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This is a continuation of my older thread.

I have a file from different code, that I should parse to use as my input. A snippet from it looks like:

NQ                 2 
NT                 2 
NM                 2 
IREL               3 
BEXT        0.00000000000000E+00 
LLOYD     F 
NE                32         0 
IBZINT             2 
NKTAB            936 
XC-POT    VWN       
SCF-ITER          29 
SCF-MIX     2.00000000000000E-01 
SCF-TOL     1.00000000000000E-05 
RMSAVV      2.11362995016878E-06 
RMSAVB      1.25411205586140E-06 
EF          7.27534671479201E-01 
VMTZ       -7.72451391270293E-01 

And so on.

Currently I am reading it line by line, as:

Program  readpot 
use iso_fortran_env 
Implicit None 
integer ::i,filestat,nq 
character(len=120):: rdline 
character(10)::key!,dimension(:),allocatable ::key 
real,dimension(:),allocatable ::val 

  read(12,'(A)',iostat=filestat) rdline!(i) 

  if (filestat /= 0) then 
    if (filestat == iostat_end ) then 
      exit readline 
      write ( *, '( / "Error reading file: ", I0 )' )  filestat 
  end if 

  if (rdline(1:2)=="NQ") then 
  end if 
end do readline 

End Program  readpot 

So, I have to read every line, manually find the value column corresponding to the key, and write that(For brevity, I have shown for one value only). My question is, is this the proper way of doing this? or there is other simpler way? Kindly let me know.

share|improve this question
How much variability is there in the input file ? Do the lines always occur in the same order (eg NQ before NT before NM and so forth) ? Are the same lines always present in every file (eg could the line starting NT ever be not present) ? Is the format of each line the same every time it is printed ? –  High Performance Mark Feb 5 at 15:47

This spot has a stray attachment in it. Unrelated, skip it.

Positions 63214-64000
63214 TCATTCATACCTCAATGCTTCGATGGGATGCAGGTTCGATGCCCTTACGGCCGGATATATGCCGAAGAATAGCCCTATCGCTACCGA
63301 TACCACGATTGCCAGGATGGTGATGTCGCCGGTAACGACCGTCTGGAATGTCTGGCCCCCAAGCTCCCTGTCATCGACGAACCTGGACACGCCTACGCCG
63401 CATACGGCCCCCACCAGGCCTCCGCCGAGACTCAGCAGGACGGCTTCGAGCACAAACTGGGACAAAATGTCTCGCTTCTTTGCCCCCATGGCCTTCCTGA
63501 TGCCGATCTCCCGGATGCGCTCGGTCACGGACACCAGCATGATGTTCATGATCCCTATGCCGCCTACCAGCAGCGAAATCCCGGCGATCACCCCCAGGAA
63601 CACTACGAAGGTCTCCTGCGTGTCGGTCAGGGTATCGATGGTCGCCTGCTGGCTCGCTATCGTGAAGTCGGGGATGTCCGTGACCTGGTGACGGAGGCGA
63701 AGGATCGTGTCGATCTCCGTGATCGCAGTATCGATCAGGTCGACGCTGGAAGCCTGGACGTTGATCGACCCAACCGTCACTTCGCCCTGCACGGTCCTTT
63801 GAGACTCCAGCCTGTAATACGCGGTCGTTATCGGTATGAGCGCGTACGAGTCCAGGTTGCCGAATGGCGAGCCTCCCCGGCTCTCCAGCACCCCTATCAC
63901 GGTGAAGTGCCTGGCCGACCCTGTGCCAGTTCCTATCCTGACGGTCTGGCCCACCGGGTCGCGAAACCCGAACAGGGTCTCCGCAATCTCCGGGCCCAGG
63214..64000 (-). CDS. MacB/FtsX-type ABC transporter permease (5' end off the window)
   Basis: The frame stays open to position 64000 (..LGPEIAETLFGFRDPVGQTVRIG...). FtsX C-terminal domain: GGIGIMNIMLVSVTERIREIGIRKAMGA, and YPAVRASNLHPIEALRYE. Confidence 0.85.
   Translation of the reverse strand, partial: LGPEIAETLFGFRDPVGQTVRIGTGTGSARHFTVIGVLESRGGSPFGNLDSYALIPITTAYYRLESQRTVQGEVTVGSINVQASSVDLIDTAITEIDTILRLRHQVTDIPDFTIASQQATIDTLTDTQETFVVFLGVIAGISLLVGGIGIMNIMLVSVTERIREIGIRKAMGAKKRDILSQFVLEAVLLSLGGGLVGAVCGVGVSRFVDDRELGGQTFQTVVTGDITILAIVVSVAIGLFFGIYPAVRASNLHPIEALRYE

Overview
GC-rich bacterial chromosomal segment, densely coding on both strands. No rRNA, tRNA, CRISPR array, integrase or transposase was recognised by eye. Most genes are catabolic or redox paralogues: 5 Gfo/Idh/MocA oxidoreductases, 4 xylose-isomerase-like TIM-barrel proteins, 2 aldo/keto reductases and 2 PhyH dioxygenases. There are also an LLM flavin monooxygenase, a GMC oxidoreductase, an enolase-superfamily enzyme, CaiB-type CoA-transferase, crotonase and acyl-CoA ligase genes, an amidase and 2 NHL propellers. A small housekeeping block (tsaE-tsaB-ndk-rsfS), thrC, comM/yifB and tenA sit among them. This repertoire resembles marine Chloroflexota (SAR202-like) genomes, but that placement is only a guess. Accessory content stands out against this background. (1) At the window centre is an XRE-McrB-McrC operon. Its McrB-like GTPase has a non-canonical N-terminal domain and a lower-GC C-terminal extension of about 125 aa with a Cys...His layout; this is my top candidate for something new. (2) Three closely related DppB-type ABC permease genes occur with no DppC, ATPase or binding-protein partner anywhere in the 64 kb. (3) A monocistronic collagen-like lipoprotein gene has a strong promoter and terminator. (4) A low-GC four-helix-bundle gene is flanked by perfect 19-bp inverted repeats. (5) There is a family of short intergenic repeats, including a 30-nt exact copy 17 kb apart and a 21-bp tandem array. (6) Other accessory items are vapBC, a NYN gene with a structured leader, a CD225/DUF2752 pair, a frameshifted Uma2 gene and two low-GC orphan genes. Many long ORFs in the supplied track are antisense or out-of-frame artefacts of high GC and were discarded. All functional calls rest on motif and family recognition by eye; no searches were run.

Hi @HighPerformanceMark, yes, the format and order is always same. and they are always present. Its output of another code, so, positions are NOT variable. –  BaRud Feb 5 at 15:49
If those 20 lines are the only lines present in the code, it might be easier just to dump the data to an extra file using Fortran namelist and read it into your code using that. –  Kyle Kanos Feb 5 at 16:18

1 Answer 1

up vote 4 down vote accepted

If the file has no variability you scarcely need to parse it at all. Let's suppose that you have declared variables for all the interesting data items in the file and that those variables have the names shown on the lines of the file. For example

  INTEGER :: nq , nt, nm, irel
  REAL:: scf_mix, scf_tol  ! '-' not allowed in Fortran names
  CHARACTER(len=48) :: label, text
  LOGICAL :: semicore, lloyd
  ! Complete this as you wish

Then write a block of code like this

  READ(12,*) ! Not interested in the 1st line
  READ(12,*) label, nq
  READ(12,*) label, nt
  READ(12,*) label, nm
  READ(12,*) label, irel
  READ(12,*) ! Not interested in this line
  READ(12,*) label, bext
  READ(12,*) label, semicore
  ! Other lines to write

Fortran's list-directed input understands blanks in lines to separate values. It will not read those blanks as part of a character variable. That behaviour can be changed but in your case you don't need to. Note that it will also understand the character F to mean .false. when read into a logical variable.

My code snippet just ignores the labels and lines of explanation. If you are of a nervous disposition you could process them, perhaps

IF (label/='NE') STOP

or whatever you wish.

share|improve this answer
Indeed this is a simple way and is a proper way for the requirements. All I would say (to asker) is: document it! –  francescalus Feb 5 at 16:26

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